It's all good - or is it! Stocks started the year up 1.1%, Bloomberg reports mortgage applications are up, Barron's this week says large cap stocks are making a comeback, most believe inflation is being held tight and Gold bubble talk is once again bubbling to the surface. Recovery is underway!
Yes! If I could turn back the hands of time, to those pre-2007 days, I would. Back then, it was hard to make a mistake when planning for retirement. A well diversified portfolio, to include stocks, bonds, real estate and precious metals, was rising at such a steady pace, it seemed easy to forecast your retirement date. Really! Everything was rising. Then the Mt. St. Helens of Wall Street erupted and the house of cards fell.
Now, after trillions in printed money and stimulus hocus pocus, there are those that would have us believe, the crisis is over and happy days are here again!
Yes, I want it to be true but I'm sorry! I'm just not buying into it. Daily I receive Breakfast with Dave by Dave Rosenberg of Gluskin Sheff. This morning, as I read, I got some sobering reminders of trouble that still lurks for our economy and the markets. I strongly urge everyone to subscribe to this publication. It's free but priceless, in my opinion.
A few things that really struck me, were his comments about unemployment and housing. Essentially, unemployment, is still a big problem in this country. As I have said before, it's hard to believe in recovery when, for more than 2 years now, recession has been defined by the growing number of people out of work.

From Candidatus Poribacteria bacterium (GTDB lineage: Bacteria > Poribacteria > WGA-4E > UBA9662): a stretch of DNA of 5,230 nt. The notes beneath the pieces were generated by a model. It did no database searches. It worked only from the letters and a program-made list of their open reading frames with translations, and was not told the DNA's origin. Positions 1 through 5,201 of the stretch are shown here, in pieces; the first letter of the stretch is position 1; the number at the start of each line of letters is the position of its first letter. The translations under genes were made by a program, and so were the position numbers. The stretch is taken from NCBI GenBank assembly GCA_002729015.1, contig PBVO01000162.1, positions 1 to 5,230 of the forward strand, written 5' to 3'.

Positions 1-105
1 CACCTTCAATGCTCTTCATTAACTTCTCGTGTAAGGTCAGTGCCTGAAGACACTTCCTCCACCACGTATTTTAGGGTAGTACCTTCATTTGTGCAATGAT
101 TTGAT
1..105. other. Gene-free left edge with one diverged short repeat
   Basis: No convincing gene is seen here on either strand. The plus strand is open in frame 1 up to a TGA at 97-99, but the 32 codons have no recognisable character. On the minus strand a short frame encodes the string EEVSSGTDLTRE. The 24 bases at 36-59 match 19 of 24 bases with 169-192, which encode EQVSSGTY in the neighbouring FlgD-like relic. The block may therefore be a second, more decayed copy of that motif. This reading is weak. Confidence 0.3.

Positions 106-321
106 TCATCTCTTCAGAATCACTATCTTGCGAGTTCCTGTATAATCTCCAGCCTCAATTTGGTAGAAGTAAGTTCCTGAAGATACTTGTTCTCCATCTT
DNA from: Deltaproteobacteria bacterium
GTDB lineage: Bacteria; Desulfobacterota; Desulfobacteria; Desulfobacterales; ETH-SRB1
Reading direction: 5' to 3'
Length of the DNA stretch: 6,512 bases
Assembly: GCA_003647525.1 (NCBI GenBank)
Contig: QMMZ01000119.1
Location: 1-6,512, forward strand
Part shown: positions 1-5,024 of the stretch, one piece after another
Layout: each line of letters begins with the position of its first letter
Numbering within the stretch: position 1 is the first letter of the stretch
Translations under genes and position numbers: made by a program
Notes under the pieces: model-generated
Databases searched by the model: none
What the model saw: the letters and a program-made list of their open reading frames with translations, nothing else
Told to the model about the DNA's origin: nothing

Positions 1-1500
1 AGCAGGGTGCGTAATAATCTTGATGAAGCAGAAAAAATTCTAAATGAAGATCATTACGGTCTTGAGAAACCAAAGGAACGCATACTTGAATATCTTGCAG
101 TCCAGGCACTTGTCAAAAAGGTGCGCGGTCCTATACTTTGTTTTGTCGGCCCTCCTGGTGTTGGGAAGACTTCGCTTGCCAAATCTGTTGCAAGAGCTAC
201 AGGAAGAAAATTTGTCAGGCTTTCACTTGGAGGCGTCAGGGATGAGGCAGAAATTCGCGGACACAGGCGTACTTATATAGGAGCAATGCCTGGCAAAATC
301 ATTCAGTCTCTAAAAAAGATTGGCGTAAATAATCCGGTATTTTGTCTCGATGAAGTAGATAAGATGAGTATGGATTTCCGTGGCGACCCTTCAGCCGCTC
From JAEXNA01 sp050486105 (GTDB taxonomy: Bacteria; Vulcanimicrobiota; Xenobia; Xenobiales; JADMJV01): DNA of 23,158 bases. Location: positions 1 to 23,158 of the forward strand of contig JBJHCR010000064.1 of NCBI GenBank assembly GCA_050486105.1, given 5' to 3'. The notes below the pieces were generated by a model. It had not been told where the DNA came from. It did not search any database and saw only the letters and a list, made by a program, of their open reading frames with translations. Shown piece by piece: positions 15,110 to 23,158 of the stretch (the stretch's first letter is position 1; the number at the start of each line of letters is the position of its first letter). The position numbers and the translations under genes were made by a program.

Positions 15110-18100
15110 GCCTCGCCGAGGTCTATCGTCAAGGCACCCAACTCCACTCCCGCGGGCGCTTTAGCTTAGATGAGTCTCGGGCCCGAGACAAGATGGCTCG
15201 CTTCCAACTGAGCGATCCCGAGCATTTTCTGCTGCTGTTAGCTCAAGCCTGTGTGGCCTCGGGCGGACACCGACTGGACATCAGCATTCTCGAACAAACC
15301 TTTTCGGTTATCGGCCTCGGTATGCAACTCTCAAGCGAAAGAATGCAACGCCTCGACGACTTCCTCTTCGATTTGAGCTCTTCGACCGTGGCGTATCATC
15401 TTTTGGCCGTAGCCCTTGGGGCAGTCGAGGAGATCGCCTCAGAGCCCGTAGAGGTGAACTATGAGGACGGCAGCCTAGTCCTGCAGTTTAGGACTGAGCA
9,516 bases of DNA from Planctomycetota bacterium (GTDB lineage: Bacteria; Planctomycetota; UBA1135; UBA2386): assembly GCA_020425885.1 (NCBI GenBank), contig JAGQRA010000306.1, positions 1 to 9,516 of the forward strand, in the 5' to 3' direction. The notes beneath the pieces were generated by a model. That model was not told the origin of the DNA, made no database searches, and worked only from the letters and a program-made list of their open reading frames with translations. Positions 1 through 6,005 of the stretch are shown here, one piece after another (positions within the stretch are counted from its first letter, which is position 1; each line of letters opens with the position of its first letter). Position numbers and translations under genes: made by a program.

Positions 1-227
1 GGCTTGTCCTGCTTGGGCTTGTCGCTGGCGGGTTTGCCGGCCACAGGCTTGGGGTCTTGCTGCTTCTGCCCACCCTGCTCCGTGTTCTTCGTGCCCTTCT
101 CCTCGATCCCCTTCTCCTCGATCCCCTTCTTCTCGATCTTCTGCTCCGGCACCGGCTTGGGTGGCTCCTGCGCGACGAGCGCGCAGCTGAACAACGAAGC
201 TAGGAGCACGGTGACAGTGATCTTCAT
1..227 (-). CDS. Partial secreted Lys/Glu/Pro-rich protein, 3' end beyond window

Last week, when unemployment numbers came out, cheers were lifted as the number seemed to decline from 9.8% to 9.4%. Then the explanation came. The decline was due almost entirely to some 400,000 workers who became so discouraged in their job search that they took themselves out of the job search pool! Yaaay!
Is this how desperate we've become for good news? This is terrible news. It's like reporting the heatwave is over because the thermometer broke. Then Bloomberg reports that mortgage applications are up but reality says residential vacancies are at record levels.
As far as inflation goes, Don't worry Mon - Be hoppy! But when I put gas in my car for $3.30 a gallon last night, I really didn't find myself that excited about no inflation. And who came up with this excluding food and energy stat? Discretionary income is based largely on the amount of money we do not have to spend on food and energy. Good luck Starbucks if gas goes up to its anticipated $4 to $5 per gallon by summer.
All I'm saying is don't let your guard down. Nothing tells me the crisis is over and we're out of the woods. Our debt is not shrinking, jobs are not growing and inflation has begun to rear its head. Gold still seems the best opportunity to protect and grow your savings and retirement accounts.
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